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Coffee House

The challenge of challenging Putin

3 March 2014

8:56 PM

3 March 2014

8:56 PM

How does the West challenge Vladimir Putin? James explained in his blog earlier that it is essential that the Russian president is challenged. But this evening’s snap by the ever-watchful Steve Back of a government document stating that the UK ‘should not support for now trade sanctions… or close London’s financial centre to Russians’ shows the difficulty countries including Britain will have in doing that challenging. The UK worries about the impact of sanctions on London, which as the ‘capital city of the world’, has an interest in keeping its doors open to Russian money. Meanwhile, as a country that relies so much on Russian gas and oil, Germany worries about the impact on its own supplies of any sanctions. It’s why ministers prefer to talk about the need to ‘de-escalate’ the crisis and only refer vaguely to the ‘costs’ for Putin in not respecting the sovereignty of Ukraine.

So what can the world do? Cancel the G8 summit, or kick Putin out of the G8 altogether? And does he care about that anyway? Ministers are clearly keen to find a ‘cost’ for Russia that doesn’t cost their own countries dear too, but they also need to find something that truly challenges Putin.

UPDATE, 21.30: David Cameron has spoken to Angela Merkel and François Hollande this evening. Here is the Number 10 readout of the call:

‘The PM spoke separately to both Chancellor Merkel and President Hollande this evening to discuss the situation in Ukraine.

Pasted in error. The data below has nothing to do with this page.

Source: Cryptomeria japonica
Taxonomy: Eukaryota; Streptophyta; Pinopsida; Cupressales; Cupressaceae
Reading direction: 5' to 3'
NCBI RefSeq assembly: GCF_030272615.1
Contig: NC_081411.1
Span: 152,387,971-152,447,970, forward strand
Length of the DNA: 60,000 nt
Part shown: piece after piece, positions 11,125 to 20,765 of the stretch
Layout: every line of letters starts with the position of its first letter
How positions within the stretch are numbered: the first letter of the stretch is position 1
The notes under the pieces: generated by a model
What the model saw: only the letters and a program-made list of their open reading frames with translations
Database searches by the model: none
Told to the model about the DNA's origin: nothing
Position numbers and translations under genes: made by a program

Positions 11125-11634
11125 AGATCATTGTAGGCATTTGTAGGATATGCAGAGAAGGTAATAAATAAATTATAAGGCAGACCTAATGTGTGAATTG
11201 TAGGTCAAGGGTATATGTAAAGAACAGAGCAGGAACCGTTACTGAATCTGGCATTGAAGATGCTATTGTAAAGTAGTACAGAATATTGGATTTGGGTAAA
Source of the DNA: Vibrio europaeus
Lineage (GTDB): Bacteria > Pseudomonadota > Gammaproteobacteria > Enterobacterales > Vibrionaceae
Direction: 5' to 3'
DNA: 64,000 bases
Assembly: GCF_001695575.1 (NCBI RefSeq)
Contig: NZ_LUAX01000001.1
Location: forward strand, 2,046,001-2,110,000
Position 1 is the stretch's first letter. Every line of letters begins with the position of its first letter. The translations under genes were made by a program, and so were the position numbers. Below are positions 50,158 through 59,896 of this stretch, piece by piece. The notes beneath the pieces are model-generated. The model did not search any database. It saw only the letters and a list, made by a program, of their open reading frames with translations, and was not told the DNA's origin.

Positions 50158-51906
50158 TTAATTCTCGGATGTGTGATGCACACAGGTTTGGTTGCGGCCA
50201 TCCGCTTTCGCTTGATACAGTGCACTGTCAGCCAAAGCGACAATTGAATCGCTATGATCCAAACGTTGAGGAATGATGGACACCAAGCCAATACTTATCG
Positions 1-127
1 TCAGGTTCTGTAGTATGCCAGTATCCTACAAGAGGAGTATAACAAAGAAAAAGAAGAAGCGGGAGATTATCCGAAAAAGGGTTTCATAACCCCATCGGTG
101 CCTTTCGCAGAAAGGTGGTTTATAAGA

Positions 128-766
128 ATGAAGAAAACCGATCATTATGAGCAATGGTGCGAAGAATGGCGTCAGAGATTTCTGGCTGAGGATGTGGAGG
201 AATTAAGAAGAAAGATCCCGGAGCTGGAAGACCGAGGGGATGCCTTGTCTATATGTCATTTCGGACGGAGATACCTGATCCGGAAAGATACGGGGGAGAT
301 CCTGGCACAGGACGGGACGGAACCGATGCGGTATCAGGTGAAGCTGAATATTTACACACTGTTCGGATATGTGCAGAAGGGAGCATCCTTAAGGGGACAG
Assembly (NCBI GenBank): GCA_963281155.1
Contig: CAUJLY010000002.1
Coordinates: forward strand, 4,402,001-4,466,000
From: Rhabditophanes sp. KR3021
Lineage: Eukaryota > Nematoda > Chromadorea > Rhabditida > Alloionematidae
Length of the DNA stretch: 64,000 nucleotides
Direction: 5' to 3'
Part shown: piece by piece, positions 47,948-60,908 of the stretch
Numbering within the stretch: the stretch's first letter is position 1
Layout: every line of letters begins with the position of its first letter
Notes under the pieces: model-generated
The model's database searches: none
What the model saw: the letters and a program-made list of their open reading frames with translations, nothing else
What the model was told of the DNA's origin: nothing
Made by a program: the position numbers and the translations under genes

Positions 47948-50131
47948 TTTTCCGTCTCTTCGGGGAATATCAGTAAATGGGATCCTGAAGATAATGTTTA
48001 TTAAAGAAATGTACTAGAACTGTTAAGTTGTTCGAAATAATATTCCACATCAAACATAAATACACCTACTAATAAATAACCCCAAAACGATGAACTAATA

‘In both calls, the leaders agreed that the international community should speak with one voice and send a clear message to Russia that its actions in Ukraine were completely unacceptable.  They agreed they must continue to work very closely together in response to events in Ukraine including in preparation for the special European Council which has been called on Thursday. It would be important to be clear about the costs and consequences for the Russian Government of continuing to violate Ukraine’s sovereignty; and of supporting the people and Government of Ukraine in support of their efforts to build an inclusive Government and tackle economic challenges.

‘They agreed there could be an important role for the United Nations, and potentially other international organisations, in facilitating the dialogue between the Russian and Ukrainian authorities which is central to the shared objective of de-escalating tensions in the region.’

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